With temperatures hovering in the 30s and lower for the past few weeks, the furnaces have been running. The first big power bills have been arriving.
Do you shudder to think what your next utility bill might reveal? Do you shake your head when you hear neighbors, family and friends report the amounts they are paying? In this article, we’ll take a look at some of the factors that affect utility usage and offer some suggestions and resources to save on energy costs, as well as improve comfort in your home.
First, it is useful to know what your usage is and where your utility dollar goes. If you aren’t aware of how many kwh (electric) and therms (natural gas) you use monthly, then it will be more difficult to measure the effectiveness of your energy saving actions. Check your utility bill(s) to find out more!
For most United States households, space heating, space cooling and water heating are the top three energy users. They usually comprise over half of the typical energy bill. Next, explore common energy-use factors such as home size, style and orientation, primary heat source and number and age of occupants.
Seasonal impacts are another factor that can make a significant difference in energy consumed. Drafts and air leaks can make it nearly impossible to make your home comfortable, and lack of — or poorly installed — insulation, should be addressed any time you consider reducing energy use.
Finally, knowing how you can use less energy will help you develop an action plan. Energy-saving upgrades, changing behaviors, learning about new technologies and utilizing utility rebates to help with costs are great ways to start.
Since it’s nearly winter, let’s discuss water and space heating. Traditional water-heating systems preheat water in a large holding tank until ready for use. Modern water heaters tend to be well insulated, but if you have an older model, or your tank is located in an unconditioned space such as crawl space or garage, install an insulation jacket.
Insulate any exposed water lines to the point where they enter the conditioned space to prevent heat loss. Set the tank temperature to medium (120 degrees). This is hot enough for the majority of users. Check for water leaks. Even a slow drip adds up quickly, not only in energy expense, but also in water use — and is usually an easy and inexpensive fix. Install efficient showerheads. These are also inexpensive (or even free when taking advantage of getting a utility-sponsored energy-saving kit) and easy to install.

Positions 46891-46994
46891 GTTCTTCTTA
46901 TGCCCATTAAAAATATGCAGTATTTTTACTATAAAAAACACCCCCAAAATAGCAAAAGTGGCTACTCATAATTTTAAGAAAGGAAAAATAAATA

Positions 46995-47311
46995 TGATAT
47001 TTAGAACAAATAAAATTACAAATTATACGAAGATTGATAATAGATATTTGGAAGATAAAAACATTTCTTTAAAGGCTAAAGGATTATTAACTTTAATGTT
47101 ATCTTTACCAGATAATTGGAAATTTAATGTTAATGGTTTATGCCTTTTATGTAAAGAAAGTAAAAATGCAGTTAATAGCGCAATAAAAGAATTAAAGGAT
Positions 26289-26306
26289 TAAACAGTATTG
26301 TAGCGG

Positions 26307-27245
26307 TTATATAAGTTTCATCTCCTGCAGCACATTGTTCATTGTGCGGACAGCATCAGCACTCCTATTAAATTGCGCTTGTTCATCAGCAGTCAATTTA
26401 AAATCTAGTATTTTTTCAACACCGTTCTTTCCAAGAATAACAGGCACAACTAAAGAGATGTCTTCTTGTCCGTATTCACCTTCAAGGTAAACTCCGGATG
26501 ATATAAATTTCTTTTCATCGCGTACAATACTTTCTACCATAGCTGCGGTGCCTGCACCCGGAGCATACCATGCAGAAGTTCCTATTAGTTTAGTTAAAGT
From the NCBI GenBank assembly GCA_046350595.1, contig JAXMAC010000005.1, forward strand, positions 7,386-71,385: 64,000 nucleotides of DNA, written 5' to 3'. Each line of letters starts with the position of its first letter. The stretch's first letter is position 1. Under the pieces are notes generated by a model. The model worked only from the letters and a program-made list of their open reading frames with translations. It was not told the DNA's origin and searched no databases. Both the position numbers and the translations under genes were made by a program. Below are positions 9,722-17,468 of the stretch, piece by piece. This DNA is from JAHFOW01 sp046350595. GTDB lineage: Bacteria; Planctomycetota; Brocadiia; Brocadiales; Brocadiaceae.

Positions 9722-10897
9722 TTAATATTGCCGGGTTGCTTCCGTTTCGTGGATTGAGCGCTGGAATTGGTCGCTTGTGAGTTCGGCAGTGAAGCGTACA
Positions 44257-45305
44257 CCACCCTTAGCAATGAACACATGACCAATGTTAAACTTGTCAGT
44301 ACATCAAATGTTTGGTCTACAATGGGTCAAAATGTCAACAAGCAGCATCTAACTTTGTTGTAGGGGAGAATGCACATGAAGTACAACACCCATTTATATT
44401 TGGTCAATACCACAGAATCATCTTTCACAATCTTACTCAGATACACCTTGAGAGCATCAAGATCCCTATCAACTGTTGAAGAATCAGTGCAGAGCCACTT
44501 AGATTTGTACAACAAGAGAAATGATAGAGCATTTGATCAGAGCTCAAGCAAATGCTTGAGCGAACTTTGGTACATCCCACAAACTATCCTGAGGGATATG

When replacing your water heater, consider energy-saving options like a heat pump water heater, or tankless models. On the behavioral side, wash clothing and dishes on the coldest effective setting, take shorter showers and don’t leave water running while not in use.
When it comes to space heating, small improvements can make a big difference. Check window and door weatherstripping and replace missing or damaged sections. Look for air leaks around windows and doors and floor and wall penetrations. Insulate or caulk to eliminate drafts. As a temporary fix for single-pane or double-pane aluminum windows or patio doors, install a window insulation kit.
For vented crawl spaces, close the vents or install Styrofoam blocks to keep cold air out. For older homes, especially if they haven’t been updated, it can be useful to have a professional home energy audit done. The auditor will look at all aspects that affect the home’s performance and provide recommendations for cost effective actions.
The heater itself should also be considered. Periodic maintenance checks can detect issues before they become bigger problems. Changing the filter appropriately prevents the motor from working harder than it should, and keeping vents clear helps properly direct the air.
Thermostats are another great tool to further whittle down energy use. A general rule of thumb is that for every degree you turn your thermostat down, you will save 3 percent off your heating bill. A programmable thermostat allows users to fine tune heat use. Most offer multiple settings for each day of the week, and even the very basic models offer multiple settings for weekdays and weekends.
Setting the temperature lower when you’re not home and at night makes a considerable difference in energy consumption. Smart and learning thermostats take this a step further by utilizing use algorithms, occupancy sensors, remote control, room sensors and more to optimize comfort and savings.
On the behavioral side, things like wearing socks or slippers around the house, putting on a sweater, and using blankets while reading or watching TV allow you to set the thermostat lower.
For issues such as substandard windows, poor insulation, whole house air sealing, failing equipment and leaky or uninsulated ducting, the help of professionals is strongly advised. Through programs, like Blue Mountain Action Council’s Low Income Weatherization program, Sustainable Living Center’s Community Energy Efficiency Program and utility rebates, some or all of the costs can be covered when taking on these measures.
Utilities offer low+income energy assistance and free energy savings kits with showerheads and/or light bulbs. Contact your utility to find out more.
Erendira Cruz is the executive director of the Sustainable Living Center. She has a bachelor’s degree in business management from Montana State University.